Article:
Or, you can take another tack. State you won't wipe out data but, at the same time, employees are obligated not to use confidential information once they leave the company.
One exception might be if you're in an industry, like healthcare, where you deal with highly regulated, sensitive information. In that case, according to Rosenbaum, you might not want to chance it at all. He recalls one client, a doctor's office, that recently decided not to allow BYOD due to concerns about patient data confidentiality,
How to support all those devices
Most likely, you have a small IT staff, or maybe none at all. How, then, can you support the additional devices your employees will be using without hiring more people or adding to your already over-worked staff?
Your best move: It all depends on your resources. The fewer you have, the less responsibility you'll be able to assume. Rosenbaum points to a client, a 14-person accounting firm that recently allowed employees to use their iPhones. With just an office manager handling support, company owners made it clear that employees were responsible for handling technical problems. "I took care of connecting the phone to the server, but after that, it wasn't part of the office manager's responsibilities," says Rosenbaum.
One helpful move is to limit the devices you allow. Another is to create a checklist of steps employees must take, anything from turning on spell check to using a standard signature block at the end of each email.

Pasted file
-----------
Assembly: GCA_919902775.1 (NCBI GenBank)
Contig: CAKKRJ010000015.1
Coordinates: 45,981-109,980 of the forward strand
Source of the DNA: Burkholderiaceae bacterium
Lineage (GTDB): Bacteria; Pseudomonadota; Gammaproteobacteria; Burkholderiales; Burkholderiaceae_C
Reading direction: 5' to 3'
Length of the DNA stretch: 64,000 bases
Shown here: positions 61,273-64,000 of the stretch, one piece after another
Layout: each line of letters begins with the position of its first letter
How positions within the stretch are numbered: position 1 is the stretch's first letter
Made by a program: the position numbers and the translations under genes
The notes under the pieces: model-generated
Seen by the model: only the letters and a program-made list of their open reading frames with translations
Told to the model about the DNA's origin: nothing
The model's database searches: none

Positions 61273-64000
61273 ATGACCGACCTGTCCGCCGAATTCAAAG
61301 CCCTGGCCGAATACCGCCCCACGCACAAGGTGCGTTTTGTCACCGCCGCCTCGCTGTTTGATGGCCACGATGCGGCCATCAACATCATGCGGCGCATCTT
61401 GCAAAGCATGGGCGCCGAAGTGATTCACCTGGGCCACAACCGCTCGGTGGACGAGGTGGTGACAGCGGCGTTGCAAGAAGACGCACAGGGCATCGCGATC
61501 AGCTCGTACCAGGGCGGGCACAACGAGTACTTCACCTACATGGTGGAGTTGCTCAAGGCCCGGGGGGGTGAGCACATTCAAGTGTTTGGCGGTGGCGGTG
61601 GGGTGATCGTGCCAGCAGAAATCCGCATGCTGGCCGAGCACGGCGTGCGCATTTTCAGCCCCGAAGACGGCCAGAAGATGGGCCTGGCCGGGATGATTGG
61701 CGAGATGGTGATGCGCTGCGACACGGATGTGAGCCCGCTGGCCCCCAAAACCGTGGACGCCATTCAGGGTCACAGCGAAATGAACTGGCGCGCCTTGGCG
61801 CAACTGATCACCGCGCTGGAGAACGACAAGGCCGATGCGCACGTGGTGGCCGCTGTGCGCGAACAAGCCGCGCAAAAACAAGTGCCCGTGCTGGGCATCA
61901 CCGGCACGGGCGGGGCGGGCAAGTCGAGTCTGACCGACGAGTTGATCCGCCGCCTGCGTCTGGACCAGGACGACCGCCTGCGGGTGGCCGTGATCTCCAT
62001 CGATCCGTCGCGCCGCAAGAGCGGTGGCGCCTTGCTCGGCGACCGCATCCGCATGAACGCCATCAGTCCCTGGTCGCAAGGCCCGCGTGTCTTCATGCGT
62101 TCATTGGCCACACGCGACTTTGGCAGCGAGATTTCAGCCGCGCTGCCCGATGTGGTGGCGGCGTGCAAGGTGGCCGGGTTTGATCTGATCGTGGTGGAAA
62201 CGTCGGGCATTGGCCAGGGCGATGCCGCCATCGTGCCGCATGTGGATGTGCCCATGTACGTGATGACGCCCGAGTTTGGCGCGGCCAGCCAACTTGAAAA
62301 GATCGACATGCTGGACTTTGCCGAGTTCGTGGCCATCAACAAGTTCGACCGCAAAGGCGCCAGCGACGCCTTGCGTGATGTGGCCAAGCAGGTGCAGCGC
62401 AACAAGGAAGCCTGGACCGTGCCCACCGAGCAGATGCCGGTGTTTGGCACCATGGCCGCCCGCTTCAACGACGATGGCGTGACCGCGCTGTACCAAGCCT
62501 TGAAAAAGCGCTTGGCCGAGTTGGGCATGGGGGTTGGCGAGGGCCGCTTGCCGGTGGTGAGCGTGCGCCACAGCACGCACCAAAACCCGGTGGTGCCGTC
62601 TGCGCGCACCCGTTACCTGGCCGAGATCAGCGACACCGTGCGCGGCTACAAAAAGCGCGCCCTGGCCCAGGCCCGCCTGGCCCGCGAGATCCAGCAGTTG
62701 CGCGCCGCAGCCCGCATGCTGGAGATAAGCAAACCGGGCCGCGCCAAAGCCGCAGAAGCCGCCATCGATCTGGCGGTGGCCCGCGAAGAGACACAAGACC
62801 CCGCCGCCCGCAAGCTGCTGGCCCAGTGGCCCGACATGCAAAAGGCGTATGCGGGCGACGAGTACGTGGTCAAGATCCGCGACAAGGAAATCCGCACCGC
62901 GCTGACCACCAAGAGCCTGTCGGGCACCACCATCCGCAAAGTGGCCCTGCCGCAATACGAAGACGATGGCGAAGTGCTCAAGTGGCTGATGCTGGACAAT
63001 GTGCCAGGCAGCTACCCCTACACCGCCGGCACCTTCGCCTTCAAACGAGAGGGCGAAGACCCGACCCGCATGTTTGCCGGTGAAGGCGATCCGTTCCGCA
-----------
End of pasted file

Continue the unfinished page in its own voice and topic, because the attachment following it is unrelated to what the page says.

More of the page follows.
Dealing with distractions
If employees have access to personal devices with their favorite apps in easy reach, the opportunity to spend valuable time playing Angry Birds may be too tempting to ignore.
Your best move: You need to lay out expectations regarding just what employees should use their devices for during work time. Don't get too strict, however. "That won't be good for morale or productivity," says Rosenbaum. But make it clear their priority should be to get their work done-- and not to do anything that could embarrass the company.
Other than that, it's mostly a matter of performance. "If a person is productive, we don't make an issue of it," says Tim Phelan, COO of InfoSystems, http://www.infosystems.biz/, a 55-person IT consulting firm in Chattanooga. "If someone chooses to spend an hour on Facebook and they're accomplishing everything they need to accomplish, we're okay with that."
Another approach is to do what you can to make employees' use of their own devices as productive as possible. To that end, Phelan's company holds a monthly pizza party during which people share something interesting they've done with their personal mobile equipment. One marketing employee recently demonstrated new ways to use Twitter to win clients, for example.
The temptation to contact employees 24/7
Fact is, you know your employees will have their devices with them, turned on, much of the time. So there's more of a temptation to contact them on their off hours.
Your best move: In this case, it's really a matter of your own behavior. "You have to make sure not to abuse that power," says Rosenbaum.